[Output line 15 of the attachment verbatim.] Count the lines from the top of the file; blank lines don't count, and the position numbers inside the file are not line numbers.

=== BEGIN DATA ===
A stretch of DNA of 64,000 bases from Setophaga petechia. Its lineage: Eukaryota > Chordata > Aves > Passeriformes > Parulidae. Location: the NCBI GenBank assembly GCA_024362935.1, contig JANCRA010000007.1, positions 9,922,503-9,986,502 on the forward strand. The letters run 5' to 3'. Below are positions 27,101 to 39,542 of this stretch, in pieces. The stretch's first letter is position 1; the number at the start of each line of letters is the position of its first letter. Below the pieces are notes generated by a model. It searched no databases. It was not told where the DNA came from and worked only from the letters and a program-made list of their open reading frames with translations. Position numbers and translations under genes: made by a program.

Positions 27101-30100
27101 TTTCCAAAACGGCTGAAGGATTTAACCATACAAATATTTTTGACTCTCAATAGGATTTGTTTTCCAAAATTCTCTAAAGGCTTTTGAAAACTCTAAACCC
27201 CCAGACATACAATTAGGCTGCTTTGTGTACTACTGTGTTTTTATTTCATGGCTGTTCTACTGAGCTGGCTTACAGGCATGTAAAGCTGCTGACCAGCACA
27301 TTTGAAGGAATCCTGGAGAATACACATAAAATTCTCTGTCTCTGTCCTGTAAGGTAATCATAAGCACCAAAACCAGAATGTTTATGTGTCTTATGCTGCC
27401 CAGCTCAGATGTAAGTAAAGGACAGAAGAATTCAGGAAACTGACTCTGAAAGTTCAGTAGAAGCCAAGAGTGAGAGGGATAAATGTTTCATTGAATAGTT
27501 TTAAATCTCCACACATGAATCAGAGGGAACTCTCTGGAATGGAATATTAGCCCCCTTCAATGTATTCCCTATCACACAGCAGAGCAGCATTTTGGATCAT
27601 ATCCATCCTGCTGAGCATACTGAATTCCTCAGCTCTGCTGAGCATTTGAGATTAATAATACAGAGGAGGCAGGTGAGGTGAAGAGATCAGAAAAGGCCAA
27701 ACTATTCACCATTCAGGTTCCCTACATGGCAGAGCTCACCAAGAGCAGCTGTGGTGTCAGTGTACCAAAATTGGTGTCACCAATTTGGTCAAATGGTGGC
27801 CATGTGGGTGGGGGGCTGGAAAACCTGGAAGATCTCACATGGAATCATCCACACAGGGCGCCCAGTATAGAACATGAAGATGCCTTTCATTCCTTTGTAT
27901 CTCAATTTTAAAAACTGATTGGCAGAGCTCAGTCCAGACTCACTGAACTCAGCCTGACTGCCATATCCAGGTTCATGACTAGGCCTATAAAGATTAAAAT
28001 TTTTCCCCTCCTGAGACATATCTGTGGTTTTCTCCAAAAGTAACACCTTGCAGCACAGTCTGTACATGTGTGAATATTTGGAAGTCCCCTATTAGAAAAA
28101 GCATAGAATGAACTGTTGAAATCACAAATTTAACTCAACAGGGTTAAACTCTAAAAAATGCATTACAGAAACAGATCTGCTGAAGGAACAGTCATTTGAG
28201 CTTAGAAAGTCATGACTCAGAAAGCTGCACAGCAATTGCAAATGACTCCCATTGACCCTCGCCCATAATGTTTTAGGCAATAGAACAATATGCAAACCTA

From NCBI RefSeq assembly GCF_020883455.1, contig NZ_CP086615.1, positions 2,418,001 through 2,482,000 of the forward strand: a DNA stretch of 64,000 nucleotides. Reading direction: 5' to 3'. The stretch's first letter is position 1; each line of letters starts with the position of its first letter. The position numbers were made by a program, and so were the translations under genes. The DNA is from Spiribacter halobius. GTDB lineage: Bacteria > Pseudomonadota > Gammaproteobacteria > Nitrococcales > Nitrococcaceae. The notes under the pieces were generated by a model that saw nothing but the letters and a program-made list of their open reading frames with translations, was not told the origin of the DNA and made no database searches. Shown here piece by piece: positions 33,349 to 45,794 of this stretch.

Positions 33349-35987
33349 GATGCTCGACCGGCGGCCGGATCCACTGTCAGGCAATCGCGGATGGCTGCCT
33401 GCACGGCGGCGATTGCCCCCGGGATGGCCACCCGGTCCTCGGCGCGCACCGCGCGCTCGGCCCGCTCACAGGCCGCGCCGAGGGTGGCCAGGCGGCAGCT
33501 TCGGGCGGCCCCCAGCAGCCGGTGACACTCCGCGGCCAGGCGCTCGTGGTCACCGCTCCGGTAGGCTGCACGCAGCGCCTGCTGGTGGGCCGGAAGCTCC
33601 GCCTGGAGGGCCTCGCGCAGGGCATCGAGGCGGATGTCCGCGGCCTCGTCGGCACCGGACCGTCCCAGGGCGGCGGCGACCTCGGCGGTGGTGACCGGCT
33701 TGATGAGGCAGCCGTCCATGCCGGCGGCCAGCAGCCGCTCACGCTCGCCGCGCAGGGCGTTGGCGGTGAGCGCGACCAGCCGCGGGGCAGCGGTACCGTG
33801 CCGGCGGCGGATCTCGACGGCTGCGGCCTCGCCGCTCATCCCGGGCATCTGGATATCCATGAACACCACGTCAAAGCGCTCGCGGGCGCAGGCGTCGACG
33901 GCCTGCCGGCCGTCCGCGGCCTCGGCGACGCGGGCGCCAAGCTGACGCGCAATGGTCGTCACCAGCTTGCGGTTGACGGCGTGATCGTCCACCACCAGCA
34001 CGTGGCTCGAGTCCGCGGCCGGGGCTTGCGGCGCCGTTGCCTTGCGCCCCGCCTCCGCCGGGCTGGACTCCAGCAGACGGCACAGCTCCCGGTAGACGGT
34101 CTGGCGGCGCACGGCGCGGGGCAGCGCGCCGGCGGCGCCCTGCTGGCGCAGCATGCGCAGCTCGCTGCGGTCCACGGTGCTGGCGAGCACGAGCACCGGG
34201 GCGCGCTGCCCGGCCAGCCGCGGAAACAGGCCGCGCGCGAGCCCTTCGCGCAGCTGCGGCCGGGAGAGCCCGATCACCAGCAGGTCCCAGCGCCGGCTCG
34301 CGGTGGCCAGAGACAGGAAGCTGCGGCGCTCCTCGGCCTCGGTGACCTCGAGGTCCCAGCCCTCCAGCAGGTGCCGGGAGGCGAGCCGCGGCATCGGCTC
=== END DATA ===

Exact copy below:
From NCBI RefSeq assembly GCF_020883455.1, contig NZ_CP086615.1, positions 2,418,001 through 2,482,000 of the forward strand: a DNA stretch of 64,000 nucleotides. Reading direction: 5' to 3'. The stretch's first letter is position 1; each line of letters starts with the position of its first letter. The position numbers were made by a program, and so were the translations under genes. The DNA is from Spiribacter halobius. GTDB lineage: Bacteria > Pseudomonadota > Gammaproteobacteria > Nitrococcales > Nitrococcaceae. The notes under the pieces were generated by a model that saw nothing but the letters and a program-made list of their open reading frames with translations, was not told the origin of the DNA and made no database searches. Shown here piece by piece: positions 33,349 to 45,794 of this stretch.